Research uncovers key genes linked to different symptoms of schizophrenia
New research from a team of psychologists including University of Dayton assistant professor Julie Walsh-Messinger has uncovered key genes linked to different symptoms of schizophrenia—a discovery that could lead to better, more precise treatments for individuals.
The study "represents a much-needed step forward" by identifying four previously unknown genetic diseases within the umbrella diagnosis of schizophrenia. Walsh-Messinger worked with researchers at New York University Langone Medical Center to evaluate patients, and their findings are published in the current issue of the journal EBioMedicine.
"People have been studying schizophrenia for over 100 years now, trying to figure out what causes it and how to treat it effectively," Walsh-Messinger said. "These findings are incredibly exciting because we are actually able to identify four different pathways to the disorder that we call schizophrenia.
"It's a heterogeneous disorder, which means one person with schizophrenia can look very different from another person with schizophrenia. And, although it only affects a very small subset of the population—about 1 percent—it causes a lot of social and occupational dysfunction and makes it very challenging for these individuals to experience fulfillment in their lives and be productive members of society."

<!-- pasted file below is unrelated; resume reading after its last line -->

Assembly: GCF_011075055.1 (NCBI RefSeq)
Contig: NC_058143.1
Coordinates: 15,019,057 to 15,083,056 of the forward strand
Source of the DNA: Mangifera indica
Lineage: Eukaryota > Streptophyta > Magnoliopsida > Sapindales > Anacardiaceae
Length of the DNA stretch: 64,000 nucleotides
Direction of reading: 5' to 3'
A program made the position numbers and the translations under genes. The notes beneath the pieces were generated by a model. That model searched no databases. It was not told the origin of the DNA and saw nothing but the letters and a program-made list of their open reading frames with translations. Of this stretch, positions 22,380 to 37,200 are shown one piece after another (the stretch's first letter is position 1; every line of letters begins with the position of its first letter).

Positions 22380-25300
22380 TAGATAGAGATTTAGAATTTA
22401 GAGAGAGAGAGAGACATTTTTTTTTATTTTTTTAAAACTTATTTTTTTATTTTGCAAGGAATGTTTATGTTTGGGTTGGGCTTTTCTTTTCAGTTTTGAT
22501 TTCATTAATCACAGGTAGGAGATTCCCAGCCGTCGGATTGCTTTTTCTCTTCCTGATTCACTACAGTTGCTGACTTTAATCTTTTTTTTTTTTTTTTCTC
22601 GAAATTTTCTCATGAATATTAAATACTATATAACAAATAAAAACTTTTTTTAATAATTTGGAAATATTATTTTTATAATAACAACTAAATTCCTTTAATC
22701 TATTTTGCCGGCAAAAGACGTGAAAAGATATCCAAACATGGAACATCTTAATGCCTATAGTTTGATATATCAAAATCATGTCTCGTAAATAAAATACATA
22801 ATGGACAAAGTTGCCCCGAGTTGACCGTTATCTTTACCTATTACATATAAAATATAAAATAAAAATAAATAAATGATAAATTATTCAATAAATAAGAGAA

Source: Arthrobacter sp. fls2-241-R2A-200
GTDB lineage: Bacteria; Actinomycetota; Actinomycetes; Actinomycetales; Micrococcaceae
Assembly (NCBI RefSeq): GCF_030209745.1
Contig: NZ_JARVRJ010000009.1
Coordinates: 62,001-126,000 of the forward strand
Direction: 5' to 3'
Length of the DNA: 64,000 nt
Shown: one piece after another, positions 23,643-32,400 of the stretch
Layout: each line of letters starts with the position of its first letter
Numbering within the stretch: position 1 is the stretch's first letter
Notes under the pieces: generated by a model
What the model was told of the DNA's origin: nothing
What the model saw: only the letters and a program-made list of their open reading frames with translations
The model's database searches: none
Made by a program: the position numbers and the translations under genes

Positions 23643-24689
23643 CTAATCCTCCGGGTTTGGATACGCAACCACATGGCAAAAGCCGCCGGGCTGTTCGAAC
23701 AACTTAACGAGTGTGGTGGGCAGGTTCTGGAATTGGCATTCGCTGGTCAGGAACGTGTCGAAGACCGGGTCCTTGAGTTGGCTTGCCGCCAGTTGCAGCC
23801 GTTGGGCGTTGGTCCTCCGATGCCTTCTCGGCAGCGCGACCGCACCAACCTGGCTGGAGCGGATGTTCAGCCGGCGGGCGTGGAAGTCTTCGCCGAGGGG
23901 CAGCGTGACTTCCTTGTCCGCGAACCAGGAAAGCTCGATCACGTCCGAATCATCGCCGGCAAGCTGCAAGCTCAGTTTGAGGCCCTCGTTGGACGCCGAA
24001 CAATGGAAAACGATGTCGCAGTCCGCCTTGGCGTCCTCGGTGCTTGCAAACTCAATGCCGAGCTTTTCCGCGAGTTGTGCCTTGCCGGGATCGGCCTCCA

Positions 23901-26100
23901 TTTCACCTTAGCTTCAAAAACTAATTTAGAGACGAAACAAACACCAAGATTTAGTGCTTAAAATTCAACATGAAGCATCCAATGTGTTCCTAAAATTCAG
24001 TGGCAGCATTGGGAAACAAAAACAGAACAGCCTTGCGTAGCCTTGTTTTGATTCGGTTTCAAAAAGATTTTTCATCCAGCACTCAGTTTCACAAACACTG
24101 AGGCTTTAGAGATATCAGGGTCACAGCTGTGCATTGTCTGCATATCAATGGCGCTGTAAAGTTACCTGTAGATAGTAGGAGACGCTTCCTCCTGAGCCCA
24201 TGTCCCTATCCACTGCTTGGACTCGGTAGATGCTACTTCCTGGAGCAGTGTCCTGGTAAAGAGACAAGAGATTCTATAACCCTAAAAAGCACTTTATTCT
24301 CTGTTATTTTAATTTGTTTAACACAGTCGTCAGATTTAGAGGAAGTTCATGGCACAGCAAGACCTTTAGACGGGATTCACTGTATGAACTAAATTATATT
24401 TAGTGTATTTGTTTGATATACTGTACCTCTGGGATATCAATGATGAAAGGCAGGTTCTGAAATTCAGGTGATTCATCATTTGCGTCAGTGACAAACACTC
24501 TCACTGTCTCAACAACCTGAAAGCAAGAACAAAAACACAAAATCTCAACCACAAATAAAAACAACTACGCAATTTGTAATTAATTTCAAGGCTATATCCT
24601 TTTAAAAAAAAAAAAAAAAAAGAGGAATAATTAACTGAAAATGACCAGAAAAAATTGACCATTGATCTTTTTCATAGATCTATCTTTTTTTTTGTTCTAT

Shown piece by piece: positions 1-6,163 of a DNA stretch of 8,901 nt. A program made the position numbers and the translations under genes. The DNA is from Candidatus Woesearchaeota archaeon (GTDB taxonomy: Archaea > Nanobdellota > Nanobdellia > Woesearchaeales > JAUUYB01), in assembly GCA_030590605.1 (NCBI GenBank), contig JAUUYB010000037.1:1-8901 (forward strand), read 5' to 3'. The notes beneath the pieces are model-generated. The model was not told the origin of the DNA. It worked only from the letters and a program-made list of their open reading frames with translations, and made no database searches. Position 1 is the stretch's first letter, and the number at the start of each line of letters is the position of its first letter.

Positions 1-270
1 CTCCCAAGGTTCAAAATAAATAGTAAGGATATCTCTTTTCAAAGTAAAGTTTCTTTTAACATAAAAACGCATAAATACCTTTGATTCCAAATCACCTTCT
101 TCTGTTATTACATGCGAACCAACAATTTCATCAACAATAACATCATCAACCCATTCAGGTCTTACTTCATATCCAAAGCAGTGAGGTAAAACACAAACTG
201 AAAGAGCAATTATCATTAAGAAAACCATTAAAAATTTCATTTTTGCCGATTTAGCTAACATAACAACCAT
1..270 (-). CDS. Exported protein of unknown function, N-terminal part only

The authors say their research is important because "patients may respond well to one medication but not another" and doctors "currently have little to guide their decisions besides trial and error."
Walsh-Messinger said, for instance, the team found a SLC39A13 mutation related to certain symptoms. The gene is a zinc transporter, so zinc augmentation could be a good starting point for treatment. However, that treatment might not be effective for someone without that mutation. More information on the genes is available from NYU.
Walsh-Messinger said the study is ongoing, and will need to be expanded to a larger population.
"There's still a lot to be discovered," she said. "But this gives us a good starting point for how to approach treatment."